Showing moon orbit

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LordFerret M
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Showing moon orbit

Post #1by LordFerret » 18.07.2013, 01:32

Hello.
I was going to post this in Bugs, but I don't think it's a bug... it's likely my computer. I don't recall this ever being a topic, but you folks will know better than I.

I noticed something odd today in the display of the moon's orbit (enabled), a quirky little bend. The link below leads to the image (in my Picasa web album).
https://picasaweb.google.com/108051224509230368846/CelestiaImages?authuser=0&authkey=Gv1sRgCMW3x_mJqfXkyAE&feat=directlink

Celestia v1.6.1
Toshiba Satellite P105 (old) with Intel Centrino Duo @ 1600mhz, 1gig mem (2gig virtual), with Mobile Intel 945 graphics chipset (Intel GMA 950 adapter) with a whopping 128mb mem
WinXP Professional, Svc pack 3, with more patches than months of life I've lived.

Any ideas?
Ferret (Alan)

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John Van Vliet
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Re: Showing moon orbit

Post #2by John Van Vliet » 18.07.2013, 05:21

--- edit ---
Last edited by John Van Vliet on 19.10.2013, 03:48, edited 1 time in total.

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LordFerret M
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Re: Showing moon orbit

Post #3by LordFerret » 18.07.2013, 06:16

john Van Vliet wrote:is this a default install of 1.6.1
or some custom windows build

what were the last few windows installs ?
on Black Tuesday - for this month it was July 9

windows updated a bunch of things
including a few VERY VERY VERY buggy updates .They have been causing people all kinds of problems .

have you tried uninstalling this months updates and rolling bask xp to the pre update state

as i recall xp normally did not show the hot-fixes in the "install / remove" GUI
but i think sp3 added an option to show them , and removed the need for a third party tool to see the updates .

Yes, it is a default install. I have addons, but none are active. This laptop has only had WinXP Pro on it, pre-installed (Thursday, March 02, 2006, 9:14:08 AM); The only changes were 'normal' autoupdates (last 7/10/2013, security update and net framework svcpks 2&3). I've not tried any uninstalls or rollbacks... just reported what I ran across.

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John Van Vliet
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Re: Showing moon orbit

Post #4by John Van Vliet » 18.07.2013, 07:10

--- edit----
Last edited by John Van Vliet on 18.10.2013, 11:08, edited 1 time in total.

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Chuft-Captain
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Re: Showing moon orbit

Post #5by Chuft-Captain » 18.07.2013, 13:05

Because the moons position is affected by gravitational perturbations of Sun and planets, it's position relative to Earth will vary between the start of one orbit to the start of the next (all replicated in the VSOP-87 definition) ie. it won't end up at the same point it started, hence the kink .. it's just a kludge to make the ends meet.
Realistically they don't actually meet, the orbit-line would in fact be a continuous line..... so, not a bug, but a compromise.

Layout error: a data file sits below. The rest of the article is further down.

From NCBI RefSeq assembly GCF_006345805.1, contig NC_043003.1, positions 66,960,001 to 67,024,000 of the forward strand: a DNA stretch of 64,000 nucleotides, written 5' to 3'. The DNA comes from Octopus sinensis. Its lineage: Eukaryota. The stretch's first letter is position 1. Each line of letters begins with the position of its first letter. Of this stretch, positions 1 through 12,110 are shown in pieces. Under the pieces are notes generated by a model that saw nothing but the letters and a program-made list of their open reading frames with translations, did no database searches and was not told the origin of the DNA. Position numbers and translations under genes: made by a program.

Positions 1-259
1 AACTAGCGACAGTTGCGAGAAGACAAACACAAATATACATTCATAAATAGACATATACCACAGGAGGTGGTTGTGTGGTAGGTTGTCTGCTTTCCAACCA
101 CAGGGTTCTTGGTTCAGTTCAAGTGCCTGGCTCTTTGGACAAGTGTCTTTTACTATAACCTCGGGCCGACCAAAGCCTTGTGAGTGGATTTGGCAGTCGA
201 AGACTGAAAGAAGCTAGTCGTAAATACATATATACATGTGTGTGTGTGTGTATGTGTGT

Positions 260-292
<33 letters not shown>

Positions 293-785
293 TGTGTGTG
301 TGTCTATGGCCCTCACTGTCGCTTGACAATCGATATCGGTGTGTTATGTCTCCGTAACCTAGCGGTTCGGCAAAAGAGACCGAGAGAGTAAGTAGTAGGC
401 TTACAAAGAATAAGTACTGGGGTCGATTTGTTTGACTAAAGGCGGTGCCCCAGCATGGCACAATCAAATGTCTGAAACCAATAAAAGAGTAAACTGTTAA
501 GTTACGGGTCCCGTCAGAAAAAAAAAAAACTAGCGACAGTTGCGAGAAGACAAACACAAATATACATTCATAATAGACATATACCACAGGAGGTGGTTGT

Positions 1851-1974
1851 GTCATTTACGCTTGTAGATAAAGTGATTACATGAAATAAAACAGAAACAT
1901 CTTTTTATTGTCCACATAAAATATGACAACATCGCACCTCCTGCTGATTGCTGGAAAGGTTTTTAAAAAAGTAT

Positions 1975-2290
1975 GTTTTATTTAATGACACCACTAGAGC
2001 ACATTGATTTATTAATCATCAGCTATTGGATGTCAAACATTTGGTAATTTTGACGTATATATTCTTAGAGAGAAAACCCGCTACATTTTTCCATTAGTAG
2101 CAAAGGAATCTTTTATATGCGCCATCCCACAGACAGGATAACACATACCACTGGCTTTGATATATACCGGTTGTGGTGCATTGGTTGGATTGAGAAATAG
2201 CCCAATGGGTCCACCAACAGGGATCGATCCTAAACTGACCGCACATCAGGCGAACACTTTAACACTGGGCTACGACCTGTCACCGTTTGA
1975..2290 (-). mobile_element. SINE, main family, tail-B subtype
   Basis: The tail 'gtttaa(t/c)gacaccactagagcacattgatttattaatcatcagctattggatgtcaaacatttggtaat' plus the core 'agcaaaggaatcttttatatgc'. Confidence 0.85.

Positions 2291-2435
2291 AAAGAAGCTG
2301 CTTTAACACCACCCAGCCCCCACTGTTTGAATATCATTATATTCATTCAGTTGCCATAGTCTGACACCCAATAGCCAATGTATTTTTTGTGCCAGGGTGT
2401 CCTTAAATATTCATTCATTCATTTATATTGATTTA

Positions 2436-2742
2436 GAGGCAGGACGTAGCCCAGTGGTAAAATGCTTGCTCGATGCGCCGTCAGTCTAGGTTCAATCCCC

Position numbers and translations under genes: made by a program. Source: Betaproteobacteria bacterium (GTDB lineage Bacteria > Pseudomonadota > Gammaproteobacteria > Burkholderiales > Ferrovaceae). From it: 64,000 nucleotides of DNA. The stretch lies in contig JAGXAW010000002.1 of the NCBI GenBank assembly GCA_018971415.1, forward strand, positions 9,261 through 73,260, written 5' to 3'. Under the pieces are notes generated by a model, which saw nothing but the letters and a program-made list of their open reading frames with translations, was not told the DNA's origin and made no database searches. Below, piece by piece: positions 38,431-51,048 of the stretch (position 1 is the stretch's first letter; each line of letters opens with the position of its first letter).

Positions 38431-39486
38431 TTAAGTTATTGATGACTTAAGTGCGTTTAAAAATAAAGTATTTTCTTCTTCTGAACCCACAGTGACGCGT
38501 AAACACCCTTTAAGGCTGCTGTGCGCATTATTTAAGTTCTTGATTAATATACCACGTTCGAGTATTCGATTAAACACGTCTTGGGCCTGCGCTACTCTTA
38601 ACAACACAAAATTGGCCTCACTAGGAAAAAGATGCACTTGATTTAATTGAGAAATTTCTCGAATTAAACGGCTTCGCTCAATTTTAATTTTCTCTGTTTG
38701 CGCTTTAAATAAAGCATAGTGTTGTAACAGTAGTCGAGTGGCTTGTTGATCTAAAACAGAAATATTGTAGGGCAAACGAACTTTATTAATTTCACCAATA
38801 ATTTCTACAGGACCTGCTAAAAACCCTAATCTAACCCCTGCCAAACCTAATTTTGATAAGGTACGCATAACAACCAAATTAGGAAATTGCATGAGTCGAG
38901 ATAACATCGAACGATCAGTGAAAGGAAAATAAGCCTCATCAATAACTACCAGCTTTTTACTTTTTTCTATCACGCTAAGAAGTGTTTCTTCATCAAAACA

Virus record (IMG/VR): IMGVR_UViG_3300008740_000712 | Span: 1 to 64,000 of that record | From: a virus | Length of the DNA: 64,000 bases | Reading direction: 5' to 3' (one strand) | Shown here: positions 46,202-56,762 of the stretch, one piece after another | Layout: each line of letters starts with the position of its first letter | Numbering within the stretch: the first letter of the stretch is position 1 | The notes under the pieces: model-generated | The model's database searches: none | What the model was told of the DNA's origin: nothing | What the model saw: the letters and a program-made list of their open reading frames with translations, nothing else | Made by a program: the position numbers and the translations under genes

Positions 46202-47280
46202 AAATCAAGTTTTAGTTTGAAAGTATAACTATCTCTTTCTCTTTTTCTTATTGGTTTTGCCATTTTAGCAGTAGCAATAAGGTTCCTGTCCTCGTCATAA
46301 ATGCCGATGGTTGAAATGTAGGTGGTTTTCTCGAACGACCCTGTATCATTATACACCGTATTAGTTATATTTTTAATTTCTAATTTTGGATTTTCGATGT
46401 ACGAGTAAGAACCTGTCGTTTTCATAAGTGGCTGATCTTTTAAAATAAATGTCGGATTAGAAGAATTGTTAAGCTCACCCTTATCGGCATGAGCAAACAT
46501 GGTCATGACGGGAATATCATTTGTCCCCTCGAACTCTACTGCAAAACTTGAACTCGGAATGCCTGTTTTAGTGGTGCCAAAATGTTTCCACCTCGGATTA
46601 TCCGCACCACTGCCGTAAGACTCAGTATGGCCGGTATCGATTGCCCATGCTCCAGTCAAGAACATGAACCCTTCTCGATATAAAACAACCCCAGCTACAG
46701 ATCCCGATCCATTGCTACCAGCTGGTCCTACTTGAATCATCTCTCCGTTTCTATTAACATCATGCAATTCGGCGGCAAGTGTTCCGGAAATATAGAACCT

I think there was some discussion about this in the past related to a different approach towards drawing orbit lines (ie. as a trailing fading line). That post may explain in more detail, but a quick search by me failed to find it, but you may have better luck.
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VikingTechJPL
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Re: Showing moon orbit

Post #6by VikingTechJPL » 18.07.2013, 16:31

Here's one of the previous posts about this:
http://216.231.48.101/forum/viewtopic.p ... 96&start=0

There has been more discussion but I haven't been able to find it yet.

As I recall, Chris or Selden once explained that the Moon's orbit is just calculated and drawn at startup time to unburden the CPU. But since the true lunar orbit is constantly changing, a simple ellipse (with joined ends) can't accurately represent it. To make the actual jog or discontinuity less "glaring", the transition was slightly smoothed out in version 1.60, though it is still noticeable.

As CC mentions above, there are constant perturbations due primarily to the gravitional pulls of Earth, the Sun and Earth's equatorial bulge. So the Moon's resultant path relative to Earth is highly irregular. If accurately traced even for just a few orbits, it looks more like an "oscilloscope track gone wild". Moreover, the perigee, the line of nodes and other orbital factors precess at different rates. So, because the Moon's actual position in Celestia is recalculated fairly often, the Moon fairly quickly strays away from the path that Celestia initially draws. Try the following and you'll see:

Start Celestia and go to the Moon. Turn on "Orbits", and you will see that the Moon is right on its displayed orbital path. Make sure you're "Following" the Moon and then reset Celestia's time to about six years in the future. Now the Moon will appear quite some distance from its displayed orbital path. It's not a bug or a problem with your computer. It's just a simplification to keep Celestia's performance from lagging.
1.6.1, Dell Studio XPS, AMD 2.7 GHz, 8 GB RAM, Win 7 64-bit, ATI Radeon HD 5670
1.6.0, Dell Inspiron 1720, Intel Core Duo 2 Ghz, 3 GB RAM, Win Vista, NVIDIA GeForce 8600M G/GT
1.4.1, Dell Dimension 4700, Pent-4 2.8 GHz, 512 MB RAM, Win XP SP2, Radeon X300


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